Cop John

If you see fraud, and don’t shout “fraud”, you are a fraud.—Nassim Nicholas Taleb, Antifragile (2012)

10eowgWhen we lived in Baltimore in our mid-twenties, before the kids and all the rest, Anna-Liisa and I went out dancing every weekend. Our favorite club was this place called “1722” on Charles Street. Everybody’s got a nickname in Charm City, even the house dealer at a nightclub: dude was known as “Cop John”. He sat at the bar and dealt ecstasy and coke openly. We assumed that his nickname was a joke (like calling a big guy “Tiny”) until we saw him in handcuffs on the six-o’clock news. He was actually a cop! And his name was actually John (John Harold Wilson). Officer Wilson had been selling drugs confiscated on the job for years. Had a bunch of his fellow officers in on it too. I couldn’t help but think of Cop John as I watched The Seven Five (2014) last night, a Netflix documentary about the crazy levels of criminality amongst New York City cops in the 1980s and 1990s. There’s a profound philosophical truth communicated by The Seven Five, and it’s something my Police Tech students don’t hear nearly enough: namely, that loyalty, like any virtue, can become a vice when it’s not balanced by the demands of other virtues, such as justice, integrity, honesty. Most cops aren’t like Cop John. But cop culture’s single-minded obsession with loyalty is precisely what allows the Cop Johns of this world to flourish and prosper.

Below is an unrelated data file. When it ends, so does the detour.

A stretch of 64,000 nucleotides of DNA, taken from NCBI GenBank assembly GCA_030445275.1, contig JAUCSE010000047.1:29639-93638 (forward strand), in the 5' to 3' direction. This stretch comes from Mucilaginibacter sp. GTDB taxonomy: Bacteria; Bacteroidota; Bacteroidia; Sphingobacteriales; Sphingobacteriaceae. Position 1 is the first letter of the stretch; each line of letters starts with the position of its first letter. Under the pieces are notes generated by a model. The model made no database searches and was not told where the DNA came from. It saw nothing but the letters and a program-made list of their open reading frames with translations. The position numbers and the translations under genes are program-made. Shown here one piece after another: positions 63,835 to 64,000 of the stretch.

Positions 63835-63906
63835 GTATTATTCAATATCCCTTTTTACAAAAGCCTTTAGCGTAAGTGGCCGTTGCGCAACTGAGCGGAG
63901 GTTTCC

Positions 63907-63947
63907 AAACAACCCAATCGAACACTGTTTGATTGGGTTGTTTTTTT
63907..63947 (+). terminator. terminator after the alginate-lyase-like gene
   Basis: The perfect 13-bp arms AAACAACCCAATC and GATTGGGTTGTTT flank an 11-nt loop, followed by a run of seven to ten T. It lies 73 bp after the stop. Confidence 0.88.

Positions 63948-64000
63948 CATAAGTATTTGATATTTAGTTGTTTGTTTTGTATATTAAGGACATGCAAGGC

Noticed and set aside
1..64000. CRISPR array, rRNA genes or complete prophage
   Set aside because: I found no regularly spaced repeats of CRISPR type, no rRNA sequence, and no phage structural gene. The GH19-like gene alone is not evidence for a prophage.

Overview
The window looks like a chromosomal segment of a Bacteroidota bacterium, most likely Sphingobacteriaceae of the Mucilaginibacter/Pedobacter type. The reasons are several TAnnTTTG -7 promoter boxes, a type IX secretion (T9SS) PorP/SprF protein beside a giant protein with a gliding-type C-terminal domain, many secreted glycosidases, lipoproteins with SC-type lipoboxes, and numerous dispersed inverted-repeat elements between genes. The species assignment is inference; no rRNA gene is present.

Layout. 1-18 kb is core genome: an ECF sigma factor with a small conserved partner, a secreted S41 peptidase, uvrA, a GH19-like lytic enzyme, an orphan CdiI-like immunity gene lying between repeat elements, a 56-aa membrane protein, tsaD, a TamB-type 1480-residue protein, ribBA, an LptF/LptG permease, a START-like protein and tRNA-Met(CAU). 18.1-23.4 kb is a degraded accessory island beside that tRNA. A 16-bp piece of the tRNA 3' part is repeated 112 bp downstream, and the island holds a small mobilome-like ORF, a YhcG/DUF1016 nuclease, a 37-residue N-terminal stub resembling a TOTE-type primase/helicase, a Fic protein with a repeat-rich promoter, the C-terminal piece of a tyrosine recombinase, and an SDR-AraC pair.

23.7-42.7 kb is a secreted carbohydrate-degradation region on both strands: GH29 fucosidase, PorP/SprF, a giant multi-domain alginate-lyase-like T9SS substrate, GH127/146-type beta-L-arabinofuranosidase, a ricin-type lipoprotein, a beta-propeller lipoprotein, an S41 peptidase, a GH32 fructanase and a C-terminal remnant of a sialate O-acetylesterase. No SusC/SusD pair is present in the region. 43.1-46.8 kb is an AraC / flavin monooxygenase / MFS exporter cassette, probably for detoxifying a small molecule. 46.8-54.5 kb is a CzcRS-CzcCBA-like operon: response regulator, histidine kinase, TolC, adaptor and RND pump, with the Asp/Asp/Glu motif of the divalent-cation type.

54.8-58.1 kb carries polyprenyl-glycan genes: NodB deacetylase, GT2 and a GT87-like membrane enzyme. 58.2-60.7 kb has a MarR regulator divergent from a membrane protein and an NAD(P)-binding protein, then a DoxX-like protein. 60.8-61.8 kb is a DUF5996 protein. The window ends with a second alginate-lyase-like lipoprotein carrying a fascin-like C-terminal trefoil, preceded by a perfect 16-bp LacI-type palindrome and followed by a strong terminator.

—John Faithful Hamer, The Myth of the Fuckbuddy (2017)

About John Faithful Hamer

John Faithful Hamer is a college professor who still can't swim, drive, or pay his bills on time. His sense of direction is notoriously unreliable, yet he'd love to tell you where to go. His lack of practical skills is astounding, and his inability to fix things is renowned, yet he'd love to tell you what to do. His mismanagement of time is legendary, as is his inability to remember appointments, yet he fancies himself a philosopher and would love to tell you how to live. He wouldn't survive in a state of nature, of that we can be sure; but he's doing quite well in the big city, which has always been a refuge for the ridiculous, a haven for the helpless, and a friend to the frivolous.

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